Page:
As always, the hon. Gentleman brings knowledge to these debates, which is helpful. That is a knowledge that he has gained through practical and physical work on the ground. That can probably be said of everyone present, in fairness, but it is an illustration of that work. What do I think about the universal credit system? It was designed, by its very nature, to help. From what the lady in my office who deals with benefits issues tells me, I often find we have to advise that it might be better for people to stay on what they have at the moment. They should not necessarily transfer to universal credit because that, in theory, could disadvantage them.
The hon. Gentleman asked whether there is a need to look at universal credit, and I think that the answer is yes, with respect. It should not be a disadvantage to go on to universal credit. It should not hurt people’s benefits. We must remember that the benefits are there for a purpose: they are there to help the person because they have a disablement. They may have care or mobility issues—serious issues. To make the change and lose out financially just does not make sense. I, the hon. Gentleman and probably all Members in the Chamber would be happy to give illustrations of that.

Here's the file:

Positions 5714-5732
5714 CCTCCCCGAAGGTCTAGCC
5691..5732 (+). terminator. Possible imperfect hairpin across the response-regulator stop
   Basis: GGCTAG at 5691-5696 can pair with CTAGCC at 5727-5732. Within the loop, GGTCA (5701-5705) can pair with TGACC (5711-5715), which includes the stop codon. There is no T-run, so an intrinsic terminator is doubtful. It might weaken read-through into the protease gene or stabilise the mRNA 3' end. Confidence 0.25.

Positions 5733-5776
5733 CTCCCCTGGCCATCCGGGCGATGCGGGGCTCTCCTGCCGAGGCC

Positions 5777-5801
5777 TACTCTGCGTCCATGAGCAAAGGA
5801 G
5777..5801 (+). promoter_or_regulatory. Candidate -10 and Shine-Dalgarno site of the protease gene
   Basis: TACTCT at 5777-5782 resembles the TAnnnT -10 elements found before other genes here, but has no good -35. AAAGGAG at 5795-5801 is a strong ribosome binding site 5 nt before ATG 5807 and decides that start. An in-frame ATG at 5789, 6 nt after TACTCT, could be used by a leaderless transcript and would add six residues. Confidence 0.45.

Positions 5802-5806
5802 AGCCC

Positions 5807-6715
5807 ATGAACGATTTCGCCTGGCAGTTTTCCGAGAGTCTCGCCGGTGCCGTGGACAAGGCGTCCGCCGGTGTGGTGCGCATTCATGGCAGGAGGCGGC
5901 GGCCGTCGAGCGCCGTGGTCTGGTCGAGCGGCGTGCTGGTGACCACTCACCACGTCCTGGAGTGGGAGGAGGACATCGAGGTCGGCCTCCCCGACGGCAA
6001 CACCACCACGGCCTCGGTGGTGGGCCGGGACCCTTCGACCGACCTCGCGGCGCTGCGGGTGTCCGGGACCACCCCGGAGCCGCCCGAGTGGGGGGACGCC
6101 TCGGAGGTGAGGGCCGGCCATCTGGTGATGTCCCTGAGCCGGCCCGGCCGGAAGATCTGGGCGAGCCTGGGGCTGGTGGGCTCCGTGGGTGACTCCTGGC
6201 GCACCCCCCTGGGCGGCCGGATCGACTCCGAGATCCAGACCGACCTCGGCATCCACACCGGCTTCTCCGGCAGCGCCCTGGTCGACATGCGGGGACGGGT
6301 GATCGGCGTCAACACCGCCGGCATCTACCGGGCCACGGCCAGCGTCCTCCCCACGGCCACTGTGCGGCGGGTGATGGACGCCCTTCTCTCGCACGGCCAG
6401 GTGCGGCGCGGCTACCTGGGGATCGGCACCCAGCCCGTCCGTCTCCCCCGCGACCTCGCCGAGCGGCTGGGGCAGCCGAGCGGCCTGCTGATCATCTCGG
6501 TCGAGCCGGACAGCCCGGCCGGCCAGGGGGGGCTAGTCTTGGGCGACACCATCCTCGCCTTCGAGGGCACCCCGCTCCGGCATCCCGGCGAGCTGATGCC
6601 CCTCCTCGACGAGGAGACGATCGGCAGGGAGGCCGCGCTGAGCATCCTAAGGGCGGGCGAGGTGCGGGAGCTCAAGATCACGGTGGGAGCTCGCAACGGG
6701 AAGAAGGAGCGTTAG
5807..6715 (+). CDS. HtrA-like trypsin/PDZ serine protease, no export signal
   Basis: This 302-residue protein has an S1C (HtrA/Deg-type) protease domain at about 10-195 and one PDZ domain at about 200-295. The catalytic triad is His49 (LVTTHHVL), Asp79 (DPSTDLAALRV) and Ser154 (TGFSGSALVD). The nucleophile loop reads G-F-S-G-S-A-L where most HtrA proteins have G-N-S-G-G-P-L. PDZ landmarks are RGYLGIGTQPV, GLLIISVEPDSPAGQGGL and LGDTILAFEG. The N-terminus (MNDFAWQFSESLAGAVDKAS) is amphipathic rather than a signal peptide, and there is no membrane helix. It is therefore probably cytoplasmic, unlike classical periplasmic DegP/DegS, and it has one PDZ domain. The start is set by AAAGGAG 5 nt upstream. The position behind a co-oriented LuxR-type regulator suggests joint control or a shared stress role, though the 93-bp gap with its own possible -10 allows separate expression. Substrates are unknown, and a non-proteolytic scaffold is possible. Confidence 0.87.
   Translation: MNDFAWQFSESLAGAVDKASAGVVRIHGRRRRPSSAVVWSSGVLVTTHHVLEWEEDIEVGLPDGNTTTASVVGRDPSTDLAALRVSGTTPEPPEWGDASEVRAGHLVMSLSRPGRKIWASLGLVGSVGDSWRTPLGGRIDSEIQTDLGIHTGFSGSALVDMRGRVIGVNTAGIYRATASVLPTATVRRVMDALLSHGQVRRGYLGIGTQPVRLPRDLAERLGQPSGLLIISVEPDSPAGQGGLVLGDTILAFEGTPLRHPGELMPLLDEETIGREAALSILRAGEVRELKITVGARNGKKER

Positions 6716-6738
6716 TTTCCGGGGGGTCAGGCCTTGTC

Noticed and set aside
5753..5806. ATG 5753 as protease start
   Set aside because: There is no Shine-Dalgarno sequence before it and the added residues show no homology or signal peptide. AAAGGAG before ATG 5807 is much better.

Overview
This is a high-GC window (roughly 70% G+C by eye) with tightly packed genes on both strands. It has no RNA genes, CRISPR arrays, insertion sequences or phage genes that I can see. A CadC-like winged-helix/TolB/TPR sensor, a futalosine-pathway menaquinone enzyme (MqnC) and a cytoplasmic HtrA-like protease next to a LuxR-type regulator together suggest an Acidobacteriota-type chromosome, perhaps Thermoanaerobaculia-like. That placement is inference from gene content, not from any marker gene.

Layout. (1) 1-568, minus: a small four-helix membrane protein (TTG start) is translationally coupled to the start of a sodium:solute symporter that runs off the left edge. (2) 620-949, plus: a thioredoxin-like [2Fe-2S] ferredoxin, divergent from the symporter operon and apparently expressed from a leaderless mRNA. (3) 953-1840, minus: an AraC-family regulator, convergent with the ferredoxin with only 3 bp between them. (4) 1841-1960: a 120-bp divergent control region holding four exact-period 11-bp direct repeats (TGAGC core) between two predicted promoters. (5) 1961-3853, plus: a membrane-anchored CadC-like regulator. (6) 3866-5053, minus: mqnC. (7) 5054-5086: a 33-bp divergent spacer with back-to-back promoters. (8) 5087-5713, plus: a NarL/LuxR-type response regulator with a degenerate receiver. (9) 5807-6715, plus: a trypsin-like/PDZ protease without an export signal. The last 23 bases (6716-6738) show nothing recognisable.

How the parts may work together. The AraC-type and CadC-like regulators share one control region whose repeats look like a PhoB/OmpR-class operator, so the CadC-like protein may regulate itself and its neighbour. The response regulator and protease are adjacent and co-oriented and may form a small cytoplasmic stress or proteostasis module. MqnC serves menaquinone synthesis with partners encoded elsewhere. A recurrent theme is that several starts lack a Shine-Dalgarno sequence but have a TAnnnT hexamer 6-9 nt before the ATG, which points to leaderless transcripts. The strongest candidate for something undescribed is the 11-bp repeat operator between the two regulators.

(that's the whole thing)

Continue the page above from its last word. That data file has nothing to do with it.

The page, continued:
Sometimes our advice has to be that what is available is not necessarily the best thing to go on to. That is the issue, unfortunately. I know that universal credit is there for a purpose, but it may not suit everybody. In addition, it is a widely popular benefit to assist with living costs for those on low incomes. The issue with universal credit is that it is a combination of many benefits and often families will receive less money. That is making it increasingly hard to cope with the rise in the cost of living. The Government, through the autumn statement, indicated that they wish to give people in the benefits system more opportunities to work. I welcome that, but that will not work in every case. It cannot work in every case because people have disability issues that mean they cannot work. In theory, it may help people, as they can gain universal credit and have a job at the same time. There are opportunities, but it does not suit all.